Many of you may know that the Peace Corps-initiated program called Outdoor Ambassadors (OA) has been one of my most significant ongoing projects since I arrived in Albania.
I serve on a national steering committee of six PCVs that promotes the programs of Outdoor Ambassadors’ network of youth environmental education clubs around the country. In addition to supporting actions at the local level (like our reusable bag project here in Lezhe), the committee has been able to organize annual national-level events such as a summer camp and leadership training for members of local clubs. These events are planned in collaboration with Albanian counterparts and are valuable events that promote networking between students and inspire and give local groups the skills to implement community projects when they return to their home cities.
One such national level event is our Youth Leadership Training, to be held this coming February. The training will bring together 30+ youth from around Albania to hone their project design and management skills and environmental knowledge, giving them the tools to bring implementable project ideas back to their home clubs and communities. I helped organize and run a training like this in 2010, and it was a wonderful experience for the students and facilitators alike.
In order to fund this training, Outdoor Ambassadors was selected to be a part of the Peace Corps Partnership Program. This means that we are listed as a project accepting donations online through the Peace Corps website. All donations through the site are tax-deductible. If you wish to donate or find out more about the project, please visit the PCPP site!
I am continually thankful for all of your ongoing support of my time here in Albania through comments, emails, letters and calls. I have tried to keep up with telling my story to you all through this blog, but sometimes I feel like the fun/travel side of my life rather than the work side is more represented here. As you can see from this post, in the life of a PCV, fundraising is often a large portion of the “work” that gets done!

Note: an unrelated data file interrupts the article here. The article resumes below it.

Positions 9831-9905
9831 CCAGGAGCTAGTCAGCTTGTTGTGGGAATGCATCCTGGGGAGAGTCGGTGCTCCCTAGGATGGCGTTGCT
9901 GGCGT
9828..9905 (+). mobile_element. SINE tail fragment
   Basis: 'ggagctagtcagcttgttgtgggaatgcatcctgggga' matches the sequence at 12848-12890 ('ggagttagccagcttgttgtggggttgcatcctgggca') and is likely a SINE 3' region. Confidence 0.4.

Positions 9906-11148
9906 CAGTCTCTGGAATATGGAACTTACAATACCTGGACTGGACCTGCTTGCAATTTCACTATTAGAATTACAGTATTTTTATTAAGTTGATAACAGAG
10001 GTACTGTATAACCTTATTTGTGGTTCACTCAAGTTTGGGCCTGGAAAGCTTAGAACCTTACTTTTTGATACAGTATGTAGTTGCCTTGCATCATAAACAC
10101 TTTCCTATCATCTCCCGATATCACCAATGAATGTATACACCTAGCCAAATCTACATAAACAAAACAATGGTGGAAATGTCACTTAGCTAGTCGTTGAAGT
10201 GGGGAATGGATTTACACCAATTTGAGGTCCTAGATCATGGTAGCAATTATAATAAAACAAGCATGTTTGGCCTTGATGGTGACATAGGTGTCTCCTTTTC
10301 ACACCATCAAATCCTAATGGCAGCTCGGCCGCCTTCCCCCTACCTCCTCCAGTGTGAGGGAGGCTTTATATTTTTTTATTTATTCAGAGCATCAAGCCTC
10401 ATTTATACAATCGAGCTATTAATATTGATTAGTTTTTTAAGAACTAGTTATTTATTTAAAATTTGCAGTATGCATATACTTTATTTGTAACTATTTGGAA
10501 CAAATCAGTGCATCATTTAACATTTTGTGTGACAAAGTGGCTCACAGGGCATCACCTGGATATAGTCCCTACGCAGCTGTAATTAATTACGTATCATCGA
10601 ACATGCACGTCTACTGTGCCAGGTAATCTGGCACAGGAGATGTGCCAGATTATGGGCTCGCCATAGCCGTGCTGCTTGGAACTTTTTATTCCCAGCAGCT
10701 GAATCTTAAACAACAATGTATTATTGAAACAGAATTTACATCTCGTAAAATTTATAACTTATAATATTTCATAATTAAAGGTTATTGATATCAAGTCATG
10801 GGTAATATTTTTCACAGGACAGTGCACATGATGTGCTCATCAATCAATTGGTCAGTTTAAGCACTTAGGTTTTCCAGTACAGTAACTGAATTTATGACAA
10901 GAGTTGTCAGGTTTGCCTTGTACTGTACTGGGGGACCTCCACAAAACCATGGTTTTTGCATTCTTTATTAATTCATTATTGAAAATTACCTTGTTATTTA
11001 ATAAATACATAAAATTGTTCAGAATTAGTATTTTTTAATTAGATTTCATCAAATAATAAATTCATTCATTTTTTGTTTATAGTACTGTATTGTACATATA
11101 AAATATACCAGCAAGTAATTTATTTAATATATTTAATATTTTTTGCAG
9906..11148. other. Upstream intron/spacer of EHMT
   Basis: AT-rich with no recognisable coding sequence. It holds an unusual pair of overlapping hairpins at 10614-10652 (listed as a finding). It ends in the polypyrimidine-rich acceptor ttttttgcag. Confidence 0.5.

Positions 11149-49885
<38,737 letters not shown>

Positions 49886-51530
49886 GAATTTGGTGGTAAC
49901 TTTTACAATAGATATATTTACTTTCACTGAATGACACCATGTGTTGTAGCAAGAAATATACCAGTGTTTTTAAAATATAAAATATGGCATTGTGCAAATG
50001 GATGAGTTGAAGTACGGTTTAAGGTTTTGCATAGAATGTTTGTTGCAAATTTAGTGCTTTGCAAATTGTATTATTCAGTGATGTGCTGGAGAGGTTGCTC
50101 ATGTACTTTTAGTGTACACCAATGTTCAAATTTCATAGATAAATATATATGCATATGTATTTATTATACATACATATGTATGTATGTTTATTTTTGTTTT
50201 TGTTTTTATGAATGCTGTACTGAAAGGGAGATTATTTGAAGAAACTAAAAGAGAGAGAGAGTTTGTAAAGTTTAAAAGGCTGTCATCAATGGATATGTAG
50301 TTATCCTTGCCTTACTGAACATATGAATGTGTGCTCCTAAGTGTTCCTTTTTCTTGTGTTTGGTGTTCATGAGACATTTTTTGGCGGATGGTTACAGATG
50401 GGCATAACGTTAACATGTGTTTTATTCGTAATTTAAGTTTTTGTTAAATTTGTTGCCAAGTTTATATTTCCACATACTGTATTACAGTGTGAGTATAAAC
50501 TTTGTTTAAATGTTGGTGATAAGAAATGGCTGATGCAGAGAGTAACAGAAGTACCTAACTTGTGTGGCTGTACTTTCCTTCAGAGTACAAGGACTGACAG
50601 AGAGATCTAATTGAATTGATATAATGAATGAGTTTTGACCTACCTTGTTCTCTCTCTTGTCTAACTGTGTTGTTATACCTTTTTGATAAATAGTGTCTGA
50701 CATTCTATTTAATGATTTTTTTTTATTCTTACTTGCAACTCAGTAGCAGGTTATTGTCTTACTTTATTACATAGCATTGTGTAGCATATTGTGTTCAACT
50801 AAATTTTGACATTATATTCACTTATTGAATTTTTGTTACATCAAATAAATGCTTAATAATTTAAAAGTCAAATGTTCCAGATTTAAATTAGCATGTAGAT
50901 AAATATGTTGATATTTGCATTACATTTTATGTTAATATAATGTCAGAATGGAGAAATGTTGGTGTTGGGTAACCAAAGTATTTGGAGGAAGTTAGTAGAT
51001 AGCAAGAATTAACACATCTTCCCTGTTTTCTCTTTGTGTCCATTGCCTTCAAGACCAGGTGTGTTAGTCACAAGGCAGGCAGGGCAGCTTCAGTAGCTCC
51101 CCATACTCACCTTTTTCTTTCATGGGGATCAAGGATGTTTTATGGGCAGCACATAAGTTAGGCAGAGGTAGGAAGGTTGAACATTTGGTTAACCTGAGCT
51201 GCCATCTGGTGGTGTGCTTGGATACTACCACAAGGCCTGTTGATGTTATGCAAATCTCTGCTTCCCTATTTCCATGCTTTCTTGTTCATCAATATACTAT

The Youth Leadership Training will be one of my last projects with OA, as I will be finishing up with PC not long after its implementation. I hope to keep you posted as the planning continues, and hope you’ll consider supporting the project from afar!
I had my camera with me at work one day last week and this is what happened with the ladies at the Bashkia:
In general, I have a lot of fun with my coworkers!
Raki, similar to grappa or moonshine, is the Albanian social drink. In the morning it’s served with a Kafe Turke and, whenever you visit someone’s home, their version of the drink is poured in a glass for you as a sign of respect. Of course, all of this applies only to men, as it’s rarely consumed by women. In general, raki is a high-proof, clear liquor that can get you into trouble…but if you follow the custom and sip, don’t shoot, it can be an enjoyable drink (some think). I still haven’t gotten used to it.
Raki can be made from just about any fruit, but in Lezhe it’s mostly made with grapes. Most families make a small amount using the grapes from their arbors at home. Since the grapes were harvested here in early September and have had a while to ferment, right about now is prime raki-making season. My landlord Selim is in the process of running his still every afternoon after work, and I’ve been able to get a sense for the delicate nature of the raki making process.
Selim uses a copper still of traditional design. Inside the copper device the fermented grape mash boils over heat from the fire. The alcohol then evaporates and is forced into a tube running through a cooling pan of water, where it condenses and falls into the receiving glass container. The fire underneath the still can’t be too hot, though or the mash will boil too quickly and either explode the still or produce a product so hot that all the alcohol evaporates. In all it takes about 2 hours to go through one fillup of the still.
The end product
After trying so many kinds of raki over the past year and a half, I’m glad to see how it all works, finally – and, I’ve been able to taste the real thing coming fresh from the still.